Why train your dog?
Your dog will be with you for many years. No one will love your dog the way you love your dog, and no one will even like your dog if it doesn’t have some basic manners. Dogs aren’t born understanding the human world and the rules of your household. You must teach them. They need to learn to be around other dogs, people and places. They need to understand basic cues like come, sit and down. Training your dog will help you develop a relationship of trust, understanding and loyalty with your dog.
Why compete with or show your dog?
While training your dog is fun, entering a trial, test or show gives you something to train for. It sets a goal and gives focus and purpose to your training. It gives you an opportunity to demonstrate your dog’s abilities in front of an audience. It provides feedback on the “holes” in your training. You feel a sense of accomplishment and pride.
Competitors may be found on a continuum from highly competitive who seek the highest scores and best times, at the other end where earning a passing score is the satisfaction sought, or somewhere the middle. There is a place for all of them at a trial, test or show.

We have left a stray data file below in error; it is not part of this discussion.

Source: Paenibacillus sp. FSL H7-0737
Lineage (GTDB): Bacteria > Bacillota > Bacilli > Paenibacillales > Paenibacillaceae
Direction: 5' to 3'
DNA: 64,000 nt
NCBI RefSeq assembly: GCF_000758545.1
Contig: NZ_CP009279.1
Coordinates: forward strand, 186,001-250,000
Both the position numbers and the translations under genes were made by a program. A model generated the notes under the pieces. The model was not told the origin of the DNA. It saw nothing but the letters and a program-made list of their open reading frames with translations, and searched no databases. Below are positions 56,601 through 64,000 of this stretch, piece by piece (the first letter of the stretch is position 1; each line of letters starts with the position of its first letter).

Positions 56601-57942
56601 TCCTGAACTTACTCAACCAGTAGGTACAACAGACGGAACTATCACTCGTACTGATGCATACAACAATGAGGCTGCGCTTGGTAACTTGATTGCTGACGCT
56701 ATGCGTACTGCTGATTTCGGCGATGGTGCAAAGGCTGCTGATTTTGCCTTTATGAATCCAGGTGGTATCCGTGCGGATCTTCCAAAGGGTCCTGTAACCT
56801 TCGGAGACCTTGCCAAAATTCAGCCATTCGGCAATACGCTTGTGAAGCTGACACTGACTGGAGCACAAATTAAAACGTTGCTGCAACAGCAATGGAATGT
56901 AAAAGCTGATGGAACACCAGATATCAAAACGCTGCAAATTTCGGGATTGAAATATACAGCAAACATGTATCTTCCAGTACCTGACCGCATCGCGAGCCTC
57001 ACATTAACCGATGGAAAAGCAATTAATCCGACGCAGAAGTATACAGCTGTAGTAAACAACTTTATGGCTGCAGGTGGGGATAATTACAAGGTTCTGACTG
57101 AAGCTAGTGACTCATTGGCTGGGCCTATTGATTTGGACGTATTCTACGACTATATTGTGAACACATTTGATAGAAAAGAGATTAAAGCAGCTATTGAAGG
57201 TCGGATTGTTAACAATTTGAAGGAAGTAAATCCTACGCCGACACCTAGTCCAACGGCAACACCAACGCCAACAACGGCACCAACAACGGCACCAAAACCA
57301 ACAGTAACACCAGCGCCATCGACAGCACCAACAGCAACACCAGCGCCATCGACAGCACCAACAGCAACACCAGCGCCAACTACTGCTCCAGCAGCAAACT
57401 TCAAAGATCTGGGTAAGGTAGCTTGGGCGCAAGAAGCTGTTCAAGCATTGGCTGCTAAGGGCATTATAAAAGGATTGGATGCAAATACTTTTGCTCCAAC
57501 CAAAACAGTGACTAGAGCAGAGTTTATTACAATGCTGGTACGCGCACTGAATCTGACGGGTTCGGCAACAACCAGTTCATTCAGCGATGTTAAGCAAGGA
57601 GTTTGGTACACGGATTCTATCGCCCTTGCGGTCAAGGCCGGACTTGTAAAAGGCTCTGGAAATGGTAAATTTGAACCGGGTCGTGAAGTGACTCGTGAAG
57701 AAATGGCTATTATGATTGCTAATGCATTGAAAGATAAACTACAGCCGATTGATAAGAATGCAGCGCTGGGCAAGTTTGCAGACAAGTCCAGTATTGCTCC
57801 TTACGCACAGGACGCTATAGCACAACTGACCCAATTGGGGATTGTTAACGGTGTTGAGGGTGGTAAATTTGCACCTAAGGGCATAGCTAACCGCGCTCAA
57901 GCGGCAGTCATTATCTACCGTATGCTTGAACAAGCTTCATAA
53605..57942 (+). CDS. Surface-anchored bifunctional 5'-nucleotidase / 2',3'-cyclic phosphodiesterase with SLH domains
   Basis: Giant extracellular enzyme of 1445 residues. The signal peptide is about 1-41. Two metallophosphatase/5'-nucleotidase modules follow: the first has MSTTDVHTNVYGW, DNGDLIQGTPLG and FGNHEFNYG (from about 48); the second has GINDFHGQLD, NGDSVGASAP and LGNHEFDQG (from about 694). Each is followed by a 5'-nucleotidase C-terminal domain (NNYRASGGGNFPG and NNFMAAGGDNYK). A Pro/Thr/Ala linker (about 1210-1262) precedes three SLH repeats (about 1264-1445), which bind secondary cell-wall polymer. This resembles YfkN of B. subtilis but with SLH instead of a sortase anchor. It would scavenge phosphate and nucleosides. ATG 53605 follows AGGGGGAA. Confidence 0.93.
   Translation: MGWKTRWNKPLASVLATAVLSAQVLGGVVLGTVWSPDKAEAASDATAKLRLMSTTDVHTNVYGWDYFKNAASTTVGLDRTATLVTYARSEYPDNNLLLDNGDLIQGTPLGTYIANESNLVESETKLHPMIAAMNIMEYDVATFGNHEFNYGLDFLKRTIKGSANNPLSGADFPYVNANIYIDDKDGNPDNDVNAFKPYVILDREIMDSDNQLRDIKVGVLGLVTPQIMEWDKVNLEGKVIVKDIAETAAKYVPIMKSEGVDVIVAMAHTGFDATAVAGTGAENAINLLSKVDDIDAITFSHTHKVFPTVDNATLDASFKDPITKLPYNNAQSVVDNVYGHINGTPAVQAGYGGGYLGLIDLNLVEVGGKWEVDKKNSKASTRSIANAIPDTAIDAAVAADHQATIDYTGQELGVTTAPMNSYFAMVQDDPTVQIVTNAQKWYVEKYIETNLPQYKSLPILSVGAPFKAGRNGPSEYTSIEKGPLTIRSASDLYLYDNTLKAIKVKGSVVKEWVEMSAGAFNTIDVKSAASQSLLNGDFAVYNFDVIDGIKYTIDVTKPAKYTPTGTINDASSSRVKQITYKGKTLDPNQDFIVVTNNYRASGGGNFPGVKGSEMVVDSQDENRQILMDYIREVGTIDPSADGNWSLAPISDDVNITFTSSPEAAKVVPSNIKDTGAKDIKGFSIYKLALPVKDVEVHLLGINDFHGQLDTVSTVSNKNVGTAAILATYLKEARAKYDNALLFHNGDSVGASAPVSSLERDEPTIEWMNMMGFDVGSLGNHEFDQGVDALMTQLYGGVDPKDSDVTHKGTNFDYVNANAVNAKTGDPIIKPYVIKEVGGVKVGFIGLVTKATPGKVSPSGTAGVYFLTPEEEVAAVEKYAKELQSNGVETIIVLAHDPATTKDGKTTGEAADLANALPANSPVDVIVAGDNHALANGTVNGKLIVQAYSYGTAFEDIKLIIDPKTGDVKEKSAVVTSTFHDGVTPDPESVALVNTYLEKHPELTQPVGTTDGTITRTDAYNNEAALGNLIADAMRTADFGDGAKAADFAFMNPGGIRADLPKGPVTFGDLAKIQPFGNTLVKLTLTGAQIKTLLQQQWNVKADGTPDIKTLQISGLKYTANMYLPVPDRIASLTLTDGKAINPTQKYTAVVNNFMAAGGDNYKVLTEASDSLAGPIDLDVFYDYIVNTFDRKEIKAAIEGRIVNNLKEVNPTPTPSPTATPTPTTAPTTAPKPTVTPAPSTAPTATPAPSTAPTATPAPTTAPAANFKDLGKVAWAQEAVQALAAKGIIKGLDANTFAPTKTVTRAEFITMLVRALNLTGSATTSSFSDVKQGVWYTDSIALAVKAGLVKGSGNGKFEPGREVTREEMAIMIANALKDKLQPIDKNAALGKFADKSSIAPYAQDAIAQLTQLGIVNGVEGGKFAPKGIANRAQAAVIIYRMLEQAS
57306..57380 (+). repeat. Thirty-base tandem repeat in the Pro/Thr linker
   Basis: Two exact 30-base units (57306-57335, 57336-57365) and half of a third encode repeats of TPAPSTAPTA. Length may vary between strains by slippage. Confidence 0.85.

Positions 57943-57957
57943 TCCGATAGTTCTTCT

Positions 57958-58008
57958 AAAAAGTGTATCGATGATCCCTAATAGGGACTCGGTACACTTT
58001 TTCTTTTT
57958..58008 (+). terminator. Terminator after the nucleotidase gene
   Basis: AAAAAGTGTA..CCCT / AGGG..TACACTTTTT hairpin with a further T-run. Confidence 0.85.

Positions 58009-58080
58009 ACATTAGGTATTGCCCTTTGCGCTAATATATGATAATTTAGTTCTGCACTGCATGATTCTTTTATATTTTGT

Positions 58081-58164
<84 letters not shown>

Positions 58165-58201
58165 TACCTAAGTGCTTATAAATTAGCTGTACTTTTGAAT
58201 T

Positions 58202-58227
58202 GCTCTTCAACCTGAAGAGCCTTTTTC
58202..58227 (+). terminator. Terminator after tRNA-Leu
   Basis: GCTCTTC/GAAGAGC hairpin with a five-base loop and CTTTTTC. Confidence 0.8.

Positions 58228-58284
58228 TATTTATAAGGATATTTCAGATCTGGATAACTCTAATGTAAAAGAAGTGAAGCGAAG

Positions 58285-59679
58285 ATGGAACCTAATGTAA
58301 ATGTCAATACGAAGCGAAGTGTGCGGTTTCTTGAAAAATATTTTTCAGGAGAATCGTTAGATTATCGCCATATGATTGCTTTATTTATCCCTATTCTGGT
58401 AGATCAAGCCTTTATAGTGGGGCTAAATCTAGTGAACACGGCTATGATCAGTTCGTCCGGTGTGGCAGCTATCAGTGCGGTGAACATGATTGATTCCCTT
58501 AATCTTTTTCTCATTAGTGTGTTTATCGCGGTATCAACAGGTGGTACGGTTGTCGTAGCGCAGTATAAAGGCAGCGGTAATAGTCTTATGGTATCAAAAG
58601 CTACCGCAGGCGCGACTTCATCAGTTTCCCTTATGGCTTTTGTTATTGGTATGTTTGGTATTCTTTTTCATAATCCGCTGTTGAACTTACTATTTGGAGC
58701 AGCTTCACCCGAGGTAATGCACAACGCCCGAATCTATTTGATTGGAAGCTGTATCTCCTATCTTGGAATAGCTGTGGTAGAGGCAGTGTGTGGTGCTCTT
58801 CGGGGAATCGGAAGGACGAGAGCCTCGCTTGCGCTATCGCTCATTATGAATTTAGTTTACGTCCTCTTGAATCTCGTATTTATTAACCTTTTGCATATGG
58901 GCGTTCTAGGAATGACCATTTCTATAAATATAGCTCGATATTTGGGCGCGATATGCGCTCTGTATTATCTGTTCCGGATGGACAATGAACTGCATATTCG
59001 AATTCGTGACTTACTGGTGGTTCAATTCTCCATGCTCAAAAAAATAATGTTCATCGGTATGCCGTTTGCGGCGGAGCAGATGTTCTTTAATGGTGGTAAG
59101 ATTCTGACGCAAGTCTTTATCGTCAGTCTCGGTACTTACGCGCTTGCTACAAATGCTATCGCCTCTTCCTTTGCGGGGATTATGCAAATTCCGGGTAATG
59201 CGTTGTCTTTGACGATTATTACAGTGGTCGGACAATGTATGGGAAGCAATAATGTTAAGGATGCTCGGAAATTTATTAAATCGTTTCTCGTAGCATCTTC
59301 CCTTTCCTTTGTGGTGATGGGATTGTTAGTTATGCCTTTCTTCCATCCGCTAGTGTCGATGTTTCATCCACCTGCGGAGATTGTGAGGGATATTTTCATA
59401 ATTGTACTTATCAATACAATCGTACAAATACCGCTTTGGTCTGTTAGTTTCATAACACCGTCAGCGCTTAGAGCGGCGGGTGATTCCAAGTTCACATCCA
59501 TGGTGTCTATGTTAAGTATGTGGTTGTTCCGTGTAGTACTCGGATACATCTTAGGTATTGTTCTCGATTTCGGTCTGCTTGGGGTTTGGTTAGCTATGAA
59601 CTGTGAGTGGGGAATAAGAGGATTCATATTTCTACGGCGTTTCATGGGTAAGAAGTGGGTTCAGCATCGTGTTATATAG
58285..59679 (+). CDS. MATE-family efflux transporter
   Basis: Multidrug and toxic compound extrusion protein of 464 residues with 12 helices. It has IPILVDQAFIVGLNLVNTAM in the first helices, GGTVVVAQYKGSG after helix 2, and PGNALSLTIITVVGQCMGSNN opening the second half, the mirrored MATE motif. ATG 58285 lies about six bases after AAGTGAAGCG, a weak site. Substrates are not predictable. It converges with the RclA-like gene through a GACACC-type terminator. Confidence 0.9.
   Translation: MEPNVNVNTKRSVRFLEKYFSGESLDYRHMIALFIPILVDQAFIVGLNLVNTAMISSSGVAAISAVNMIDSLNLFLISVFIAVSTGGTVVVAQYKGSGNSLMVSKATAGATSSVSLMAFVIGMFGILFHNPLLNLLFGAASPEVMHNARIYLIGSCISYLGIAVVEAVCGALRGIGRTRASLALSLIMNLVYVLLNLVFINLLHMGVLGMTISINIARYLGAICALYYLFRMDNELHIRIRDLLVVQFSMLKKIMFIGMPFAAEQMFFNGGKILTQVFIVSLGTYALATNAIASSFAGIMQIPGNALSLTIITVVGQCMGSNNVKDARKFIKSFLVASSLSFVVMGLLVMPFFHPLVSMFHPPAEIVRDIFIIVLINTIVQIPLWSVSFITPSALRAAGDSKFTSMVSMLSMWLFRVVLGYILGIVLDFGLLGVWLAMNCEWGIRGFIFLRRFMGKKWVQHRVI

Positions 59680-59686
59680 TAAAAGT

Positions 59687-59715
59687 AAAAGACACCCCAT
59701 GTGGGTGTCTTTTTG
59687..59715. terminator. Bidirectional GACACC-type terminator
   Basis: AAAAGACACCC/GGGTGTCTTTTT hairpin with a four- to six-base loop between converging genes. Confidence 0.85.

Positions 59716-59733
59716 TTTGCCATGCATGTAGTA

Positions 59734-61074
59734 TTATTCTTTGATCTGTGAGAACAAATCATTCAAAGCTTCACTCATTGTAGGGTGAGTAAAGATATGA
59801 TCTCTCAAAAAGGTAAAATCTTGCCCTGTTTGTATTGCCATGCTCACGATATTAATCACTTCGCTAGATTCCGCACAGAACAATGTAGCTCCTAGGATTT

Flat-Coated Retriever Performance Sports Competition and Titles
The breed standard begins by describing the Flat-Coated Retriever as “a versatile family companion hunting retriever with a happy and active demeanor, intelligent expression, and clean lines.” As such there are many possibilities to compete with and show your Flattie! Agility, Conformation, Nosework, Obedience and Rally, Tracking and Hunting are a few options you might consider.
The AKC Versatile Companion Dog titles were developed in 2001 and they acknowledge and reward owners of all breeds that compete in Obedience, Agility, and Tracking events. The VCD titles are a way to showcase their tremendous talent in so many areas.
The Flat-Coated Retriever Society of America, Inc. recognizes the versatility of this breed as both a retriever and hunting companion as well as an active participant in other dog sports. Go to the Flat-Coated Retriever Resource Page for a link to the FCRSA website for additional information.